Who knew that over-regulation of online speech, whether imposed or self-imposed, could end up producing “unintended consequences”?
Well that would be just about every digital rights and freedoms outfit out there that has been warning about this possibility every time governments – the EU included – have attempted to squeeze the likes of Facebook and Twitter into even more vigorously policing content posted on their vast global platforms.
Now one EU activist and lobbyist is discovering this truth, too. Alberto Alemanno, an EU law professor at HEC Paris, complained on Twitter that Facebook was “boycotting” the mid-May elections for the European Parliament (EP) – by cutting off access to its main service, but also to Instagram – to NGOs running “mobilization campaigns encouraging citizens to vote.”
Why do these campaigns matter? The possibility of a low turnout is a major concern for those currently in power in the EU and hoping to stay there, as they fear low numbers would favor anti-establishment forces. Hence the concerted attempts to, as Alemanno put it, “mobilize citizens” ahead of the vote.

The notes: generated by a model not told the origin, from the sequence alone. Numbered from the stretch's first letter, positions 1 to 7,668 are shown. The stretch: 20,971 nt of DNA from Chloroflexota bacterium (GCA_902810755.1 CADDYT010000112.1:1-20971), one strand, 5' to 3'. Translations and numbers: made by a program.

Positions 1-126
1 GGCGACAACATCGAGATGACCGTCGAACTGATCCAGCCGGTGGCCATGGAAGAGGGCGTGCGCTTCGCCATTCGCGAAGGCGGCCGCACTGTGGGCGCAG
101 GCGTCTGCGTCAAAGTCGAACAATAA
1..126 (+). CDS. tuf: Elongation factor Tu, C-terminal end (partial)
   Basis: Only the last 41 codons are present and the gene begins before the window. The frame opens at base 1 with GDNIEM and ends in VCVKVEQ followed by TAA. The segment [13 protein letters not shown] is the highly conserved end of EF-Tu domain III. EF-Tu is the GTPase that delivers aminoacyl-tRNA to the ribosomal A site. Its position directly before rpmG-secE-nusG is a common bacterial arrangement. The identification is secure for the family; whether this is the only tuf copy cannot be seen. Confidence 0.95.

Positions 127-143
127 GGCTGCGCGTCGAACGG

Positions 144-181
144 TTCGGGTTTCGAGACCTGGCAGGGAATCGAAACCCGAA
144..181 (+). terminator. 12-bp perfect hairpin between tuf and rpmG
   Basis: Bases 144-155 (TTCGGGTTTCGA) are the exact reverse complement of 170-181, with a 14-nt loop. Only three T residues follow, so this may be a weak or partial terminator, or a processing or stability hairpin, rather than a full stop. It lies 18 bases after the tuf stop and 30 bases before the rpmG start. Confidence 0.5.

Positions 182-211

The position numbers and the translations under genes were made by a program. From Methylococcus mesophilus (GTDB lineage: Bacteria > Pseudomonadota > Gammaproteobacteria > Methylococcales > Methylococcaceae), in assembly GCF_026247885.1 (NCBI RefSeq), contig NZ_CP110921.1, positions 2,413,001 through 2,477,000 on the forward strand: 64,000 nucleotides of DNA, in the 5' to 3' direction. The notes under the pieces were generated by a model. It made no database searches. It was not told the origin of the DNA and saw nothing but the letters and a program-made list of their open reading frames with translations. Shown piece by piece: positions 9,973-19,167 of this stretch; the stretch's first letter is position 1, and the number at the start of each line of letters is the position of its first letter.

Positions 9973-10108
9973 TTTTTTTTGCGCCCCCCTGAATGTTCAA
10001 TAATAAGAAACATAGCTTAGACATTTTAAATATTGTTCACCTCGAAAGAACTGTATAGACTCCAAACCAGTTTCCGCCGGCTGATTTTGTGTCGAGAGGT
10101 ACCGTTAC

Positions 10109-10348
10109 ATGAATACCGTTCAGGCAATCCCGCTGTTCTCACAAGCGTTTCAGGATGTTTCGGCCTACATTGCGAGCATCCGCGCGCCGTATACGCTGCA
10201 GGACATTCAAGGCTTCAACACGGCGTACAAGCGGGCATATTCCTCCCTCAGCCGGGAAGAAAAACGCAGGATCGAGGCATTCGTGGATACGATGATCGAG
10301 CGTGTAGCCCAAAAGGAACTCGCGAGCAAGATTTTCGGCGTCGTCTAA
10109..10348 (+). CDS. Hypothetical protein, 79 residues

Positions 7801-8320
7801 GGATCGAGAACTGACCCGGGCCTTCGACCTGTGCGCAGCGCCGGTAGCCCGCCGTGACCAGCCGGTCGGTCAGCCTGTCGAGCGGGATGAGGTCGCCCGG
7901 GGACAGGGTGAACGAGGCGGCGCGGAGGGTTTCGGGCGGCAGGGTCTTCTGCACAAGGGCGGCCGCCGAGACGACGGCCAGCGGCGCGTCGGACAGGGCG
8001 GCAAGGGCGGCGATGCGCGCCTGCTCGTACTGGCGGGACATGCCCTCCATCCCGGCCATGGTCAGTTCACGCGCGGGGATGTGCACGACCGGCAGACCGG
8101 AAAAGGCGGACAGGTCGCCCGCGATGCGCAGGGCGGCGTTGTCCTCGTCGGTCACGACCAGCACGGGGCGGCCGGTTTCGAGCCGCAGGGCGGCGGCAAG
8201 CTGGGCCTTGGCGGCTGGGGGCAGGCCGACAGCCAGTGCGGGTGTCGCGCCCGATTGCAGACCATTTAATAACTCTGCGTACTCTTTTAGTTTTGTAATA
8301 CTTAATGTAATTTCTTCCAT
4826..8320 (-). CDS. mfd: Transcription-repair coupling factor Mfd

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According to him, Facebook’s decision comes “in manifest breach of EU citizens’ electoral rights and freedoms” and is effectively “banning pan-EU campaigns.”
However – not only is missing out on a cheap promotion tool with a huge reach like Facebook a problem for any campaign – but two high-ranking EU officials called out in this particular tweet – Martin Selmayr and Jens Timmermans – have also been unresponsive so far.
Could it be that they have no useful response to offer? Namely, Facebook’s policy to introduce more transparency in the political ads segment ahead of the EP vote came in an attempt to play nice with the EU itself – which has been putting the company under major pressure.
In a post updated on April 15, Facebook said they would begin “identifying ads related to politics or issues of importance within the EU” and also, in order to prevent “abuse and interference – all EU advertisers will need to be authorized in their country to run ads related to the European Parliamentary elections.”
In his letter to Selmayr and Timmermans, Alemanno notes that Facebook seemed prepared to make an exception to this rule and would apparently run ads from EU institutions across the 28-member state space – because only a day later, on April 16, EU officials intervened. But that’s not enough – so the activist is lobbying for the rule to be extend to pro-EU NGOs as well.